- Wednesday 19 November 2014
Catching deafness in children early on can – and does – make a world of difference to their lives, Mayor Mark Jamieson learned today.
Visiting Nambour’s Hear and Say Centre in Windsor Road, Mayor Jamieson met four-year-old Robert Power of Mooloolah and his mum Olivia, during a therapy session for Robert, who has a mild heatring impairment.
Hear and Say screens children for hearing problems and designs therapy to assist children – and parents – to prepare for the school system.
“Once upon a time, hearing impairment was picked up so late, children would have far greater challenges in developing regular speech and understanding,” the Mayor said.
“Now, with cochlear implant technology and infant testing, these children can join mainstream classes at preparatory or primary level on a totally equal level with other kids.”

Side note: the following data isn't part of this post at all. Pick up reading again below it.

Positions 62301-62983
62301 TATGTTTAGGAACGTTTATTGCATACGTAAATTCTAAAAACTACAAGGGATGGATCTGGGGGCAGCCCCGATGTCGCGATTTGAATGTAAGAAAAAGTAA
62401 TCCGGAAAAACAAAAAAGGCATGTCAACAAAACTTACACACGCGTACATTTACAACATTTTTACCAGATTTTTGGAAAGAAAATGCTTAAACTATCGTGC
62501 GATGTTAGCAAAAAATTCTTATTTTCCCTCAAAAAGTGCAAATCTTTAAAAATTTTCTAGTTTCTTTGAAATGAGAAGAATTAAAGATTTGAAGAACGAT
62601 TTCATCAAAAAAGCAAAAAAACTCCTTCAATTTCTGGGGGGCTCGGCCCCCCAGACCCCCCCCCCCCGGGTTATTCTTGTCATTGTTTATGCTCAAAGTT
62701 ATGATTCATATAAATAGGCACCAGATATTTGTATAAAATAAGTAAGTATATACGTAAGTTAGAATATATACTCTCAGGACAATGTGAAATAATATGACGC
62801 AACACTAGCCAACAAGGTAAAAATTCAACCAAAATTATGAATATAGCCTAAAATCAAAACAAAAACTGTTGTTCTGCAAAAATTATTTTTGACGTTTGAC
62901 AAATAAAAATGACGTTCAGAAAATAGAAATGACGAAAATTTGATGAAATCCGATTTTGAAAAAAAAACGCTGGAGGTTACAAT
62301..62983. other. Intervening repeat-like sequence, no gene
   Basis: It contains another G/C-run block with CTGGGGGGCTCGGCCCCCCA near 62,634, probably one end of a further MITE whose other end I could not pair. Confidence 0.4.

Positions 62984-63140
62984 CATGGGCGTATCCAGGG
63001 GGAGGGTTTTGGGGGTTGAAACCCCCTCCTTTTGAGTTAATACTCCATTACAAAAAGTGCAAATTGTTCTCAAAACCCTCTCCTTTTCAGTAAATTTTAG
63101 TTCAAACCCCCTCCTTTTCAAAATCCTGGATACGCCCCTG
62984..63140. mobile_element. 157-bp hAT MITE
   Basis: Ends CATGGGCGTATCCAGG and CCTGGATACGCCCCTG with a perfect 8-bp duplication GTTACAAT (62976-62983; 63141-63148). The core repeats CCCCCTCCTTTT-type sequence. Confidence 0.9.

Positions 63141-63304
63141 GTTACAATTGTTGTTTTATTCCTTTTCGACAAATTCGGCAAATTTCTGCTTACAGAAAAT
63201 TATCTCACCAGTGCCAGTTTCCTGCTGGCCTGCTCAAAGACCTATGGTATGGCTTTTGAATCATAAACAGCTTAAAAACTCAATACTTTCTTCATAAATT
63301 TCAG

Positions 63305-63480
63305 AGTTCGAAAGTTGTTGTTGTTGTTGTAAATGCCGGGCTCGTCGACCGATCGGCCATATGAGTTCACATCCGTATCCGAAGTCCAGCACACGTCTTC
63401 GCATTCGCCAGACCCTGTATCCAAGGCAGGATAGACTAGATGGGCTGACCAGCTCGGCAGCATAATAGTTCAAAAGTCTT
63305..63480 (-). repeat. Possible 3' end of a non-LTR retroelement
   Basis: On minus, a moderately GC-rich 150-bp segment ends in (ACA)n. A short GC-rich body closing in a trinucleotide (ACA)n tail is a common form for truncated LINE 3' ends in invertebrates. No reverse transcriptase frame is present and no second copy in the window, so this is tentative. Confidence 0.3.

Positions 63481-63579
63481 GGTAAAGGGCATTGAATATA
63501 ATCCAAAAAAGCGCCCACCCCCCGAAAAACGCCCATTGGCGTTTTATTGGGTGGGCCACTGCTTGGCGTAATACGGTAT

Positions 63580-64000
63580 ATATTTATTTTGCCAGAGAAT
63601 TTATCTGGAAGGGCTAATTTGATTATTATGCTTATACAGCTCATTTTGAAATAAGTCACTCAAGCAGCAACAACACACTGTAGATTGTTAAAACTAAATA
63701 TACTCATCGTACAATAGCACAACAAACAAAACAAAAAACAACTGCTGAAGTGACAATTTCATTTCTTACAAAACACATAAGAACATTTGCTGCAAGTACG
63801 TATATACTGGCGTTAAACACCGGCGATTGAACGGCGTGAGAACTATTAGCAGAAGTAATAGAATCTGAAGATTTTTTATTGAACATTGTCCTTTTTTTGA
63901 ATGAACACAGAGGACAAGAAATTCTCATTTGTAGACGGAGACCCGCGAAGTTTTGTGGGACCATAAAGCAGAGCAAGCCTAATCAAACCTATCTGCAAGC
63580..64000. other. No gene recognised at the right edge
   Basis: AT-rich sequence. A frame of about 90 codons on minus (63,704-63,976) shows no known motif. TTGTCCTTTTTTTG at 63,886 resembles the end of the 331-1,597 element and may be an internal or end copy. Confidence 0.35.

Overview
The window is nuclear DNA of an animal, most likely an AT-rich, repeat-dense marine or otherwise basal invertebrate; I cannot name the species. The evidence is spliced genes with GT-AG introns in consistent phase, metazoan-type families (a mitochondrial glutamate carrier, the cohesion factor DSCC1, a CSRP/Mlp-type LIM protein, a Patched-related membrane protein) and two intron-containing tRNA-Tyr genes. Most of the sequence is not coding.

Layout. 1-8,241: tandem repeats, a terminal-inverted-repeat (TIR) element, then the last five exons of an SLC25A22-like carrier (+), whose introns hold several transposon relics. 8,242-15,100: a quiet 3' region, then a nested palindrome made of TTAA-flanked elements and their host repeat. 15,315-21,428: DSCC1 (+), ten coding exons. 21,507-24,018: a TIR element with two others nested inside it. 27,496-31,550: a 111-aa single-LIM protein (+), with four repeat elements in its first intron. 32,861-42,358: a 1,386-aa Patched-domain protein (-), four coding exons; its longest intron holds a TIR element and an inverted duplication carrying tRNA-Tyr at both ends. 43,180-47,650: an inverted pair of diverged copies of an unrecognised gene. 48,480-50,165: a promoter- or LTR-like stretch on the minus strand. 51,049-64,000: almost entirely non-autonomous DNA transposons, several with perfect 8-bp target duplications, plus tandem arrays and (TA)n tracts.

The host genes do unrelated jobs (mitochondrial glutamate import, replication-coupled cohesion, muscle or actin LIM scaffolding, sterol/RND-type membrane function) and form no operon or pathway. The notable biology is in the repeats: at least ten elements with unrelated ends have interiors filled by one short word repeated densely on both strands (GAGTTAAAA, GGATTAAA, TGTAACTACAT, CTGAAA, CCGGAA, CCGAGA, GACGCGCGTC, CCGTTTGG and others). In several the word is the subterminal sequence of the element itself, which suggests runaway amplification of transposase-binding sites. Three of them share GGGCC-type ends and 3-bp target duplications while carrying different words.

Hear and Say CEO Chris McCarthy said new-born screenings picked up about 70% of hearing impairment cases, while another 30% were discovered as progressive deafness cases, and cochlear implants had changed the landscape in dealing with child hearing issues.
Cochlear implants were invented in 1981, but were only used with children from 1991,” he said.
Mayor Jamieson heard between 65 and 200 children are born each year in Queensland with some type of hearing impairment.
“I am immensely impressed by the work Hear and Say is doing here in Nambour, and I would urge everyone to consider donating to this worthy cause,” he said.
“While Hear and Say receives some government funding, it saves more than half a million dollars annually in public money due to reducing the need for special education,” Mayor Jamieson said.